Saturday, January 19, 2013

Defining family

I come from what would be considered a "non-traditional" family.  My mother is half Mexican, haCaucasian. My father is about as Caucasian as they come. My mom got pregnant with me in high school and dropped out to get married and take care of me at the age of 17. Fortunately, they had lots of love and support from both sides of the family, most especially my Gaga and Papa. I didn't grow up with a lot of material things, but I never knew that :) I was always with family, aunts and uncles, cousins and grandparents. I was always surrounded by love. My parents divorced when I was 8 and my mom worked her ass off to take care of me since my dad really wasn't very involved. I always felt like she and I were a team; the two of us took care of each other. I remember getting up early with her and ironing her clothes for work while she cooked breakfast. I remember her leaving me a list of chores for the day that had BETTER be done by the time she got home. I remember her being at every. single. one. of my school activities and events, usually with snacks and treats for me and my team mates, and usually with at least one or two other family members. Everyone always knew when my family got there because my mom has the most ear-piercing whistle you have ever heard :) Cheerleading, basketball, tennis, softball, Honor Society- whatever it was, she was there. I am really thankful that my father and I have re-established our relationship since I became a parent, but for most of my life it was me and my mom taking on the world. Divorce is never easy, but it was my reality and I never felt as though I had less than someone who had their parents still together. Every family is different and I have always felt blessed to be so totally surrounded by love and support my entire life. A huge part of who I am is due to my family.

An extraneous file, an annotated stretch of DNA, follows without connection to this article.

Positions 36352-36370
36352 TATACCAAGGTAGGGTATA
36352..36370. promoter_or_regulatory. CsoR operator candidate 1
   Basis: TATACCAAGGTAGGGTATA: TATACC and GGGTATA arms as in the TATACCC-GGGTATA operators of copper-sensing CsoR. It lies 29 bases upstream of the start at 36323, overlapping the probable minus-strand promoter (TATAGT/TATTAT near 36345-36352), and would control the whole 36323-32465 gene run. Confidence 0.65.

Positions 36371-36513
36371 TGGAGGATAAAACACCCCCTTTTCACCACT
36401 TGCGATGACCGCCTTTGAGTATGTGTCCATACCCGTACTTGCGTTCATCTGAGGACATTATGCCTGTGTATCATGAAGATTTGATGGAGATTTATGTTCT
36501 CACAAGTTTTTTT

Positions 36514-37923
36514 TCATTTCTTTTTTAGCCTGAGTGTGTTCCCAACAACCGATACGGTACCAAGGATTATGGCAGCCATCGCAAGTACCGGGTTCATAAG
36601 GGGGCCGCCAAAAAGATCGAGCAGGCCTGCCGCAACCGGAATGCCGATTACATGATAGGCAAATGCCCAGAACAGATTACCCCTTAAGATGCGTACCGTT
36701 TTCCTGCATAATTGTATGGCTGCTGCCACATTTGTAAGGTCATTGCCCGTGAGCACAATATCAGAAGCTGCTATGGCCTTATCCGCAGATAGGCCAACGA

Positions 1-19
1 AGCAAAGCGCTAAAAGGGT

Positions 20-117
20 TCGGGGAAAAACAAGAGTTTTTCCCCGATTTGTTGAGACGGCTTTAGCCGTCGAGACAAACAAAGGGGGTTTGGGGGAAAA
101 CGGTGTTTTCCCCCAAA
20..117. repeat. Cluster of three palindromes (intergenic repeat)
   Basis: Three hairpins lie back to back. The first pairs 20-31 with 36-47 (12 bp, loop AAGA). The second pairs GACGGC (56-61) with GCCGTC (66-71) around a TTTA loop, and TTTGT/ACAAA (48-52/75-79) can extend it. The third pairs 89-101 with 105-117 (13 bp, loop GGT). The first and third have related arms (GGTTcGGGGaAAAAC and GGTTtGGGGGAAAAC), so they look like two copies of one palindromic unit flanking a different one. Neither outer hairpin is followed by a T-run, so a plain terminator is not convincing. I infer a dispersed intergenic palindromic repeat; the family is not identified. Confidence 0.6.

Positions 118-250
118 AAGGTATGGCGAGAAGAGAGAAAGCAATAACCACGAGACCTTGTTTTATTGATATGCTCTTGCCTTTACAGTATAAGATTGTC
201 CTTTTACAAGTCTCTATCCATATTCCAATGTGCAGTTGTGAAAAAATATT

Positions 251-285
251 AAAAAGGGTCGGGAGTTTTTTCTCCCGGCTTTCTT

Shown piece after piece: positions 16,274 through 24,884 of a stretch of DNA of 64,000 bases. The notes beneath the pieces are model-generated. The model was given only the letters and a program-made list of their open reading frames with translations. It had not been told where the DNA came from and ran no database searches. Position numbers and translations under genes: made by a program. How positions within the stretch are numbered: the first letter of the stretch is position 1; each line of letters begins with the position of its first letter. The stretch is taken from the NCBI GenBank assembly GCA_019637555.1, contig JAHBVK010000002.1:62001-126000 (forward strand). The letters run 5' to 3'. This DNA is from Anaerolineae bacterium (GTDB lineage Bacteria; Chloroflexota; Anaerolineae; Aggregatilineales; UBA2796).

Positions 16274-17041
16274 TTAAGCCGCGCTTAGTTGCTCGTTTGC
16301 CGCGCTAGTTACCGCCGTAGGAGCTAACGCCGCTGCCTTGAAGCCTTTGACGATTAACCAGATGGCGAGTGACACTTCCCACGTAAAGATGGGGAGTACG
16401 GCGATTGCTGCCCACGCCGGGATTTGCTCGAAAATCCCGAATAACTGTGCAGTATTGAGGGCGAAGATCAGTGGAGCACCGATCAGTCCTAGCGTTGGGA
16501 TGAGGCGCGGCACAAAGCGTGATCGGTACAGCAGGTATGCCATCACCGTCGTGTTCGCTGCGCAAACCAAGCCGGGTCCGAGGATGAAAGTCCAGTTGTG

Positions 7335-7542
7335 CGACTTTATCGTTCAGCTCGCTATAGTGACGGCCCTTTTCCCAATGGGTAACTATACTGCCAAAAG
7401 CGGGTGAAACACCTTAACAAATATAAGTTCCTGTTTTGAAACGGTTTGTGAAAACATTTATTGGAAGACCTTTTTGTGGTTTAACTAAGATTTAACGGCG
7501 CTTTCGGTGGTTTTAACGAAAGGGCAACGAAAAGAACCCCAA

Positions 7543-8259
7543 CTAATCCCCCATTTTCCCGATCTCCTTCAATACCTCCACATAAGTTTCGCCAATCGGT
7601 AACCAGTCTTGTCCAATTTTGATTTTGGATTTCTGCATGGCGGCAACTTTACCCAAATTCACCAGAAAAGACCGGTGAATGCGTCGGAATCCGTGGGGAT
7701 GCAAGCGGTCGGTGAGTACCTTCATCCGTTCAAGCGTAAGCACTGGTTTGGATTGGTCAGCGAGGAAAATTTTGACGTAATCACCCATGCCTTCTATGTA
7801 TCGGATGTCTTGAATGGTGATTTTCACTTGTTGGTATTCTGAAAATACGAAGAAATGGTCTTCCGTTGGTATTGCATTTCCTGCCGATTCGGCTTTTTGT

One of the coolest aspects of this journey has been how my children have handled it. People ask all the time what Stella and Roy think of this adventure. My answer is always the same: they are handling it like pros. See, the thing is, kids don't know that a situation like ours is unusual or not the norm unless someone tells them that. It isn't unusual for them because they are loving, innocent, accepting little creatures. It isn't strange that mommy is helping someone else become a mommy and daddy. It isn't weird for them that there are babies in my tummy, because that is one of the things mommies do: grow babies in their belly. It isn't odd for them that the parents of these babies are Nigerian; why would that make a difference? They have plenty of friends who don't look like them, who are a different color or who speak a different language. In their minds, love is love, a good person is a good person. They have friends who have two mommies or who only have one parent. None of that is a big deal to them. That has been one of the goals Russell and I have had throughout this process: to teach them that families come in all shapes and sizes and are made in lots of different ways. In a world that is full of hate and violence and intolerance, I want them to know that there are some things more powerful than all of the negative they will encounter: love and family. If Russell and I can instill in them the confidence and self-awareness that will allow them to make good solid choices in life, the kindness to treat others fairly and the knowledge that family, biological or chosen, will always be there for them, then I will feel like a successful mother. How each person defines family may be different; I do not believe in only one approved version of what that word means. I have felt more love and support from my single mother than a lot of people who have both parents could even dream of. My wish for my children and the children I am carrying is that they always know the love of family.

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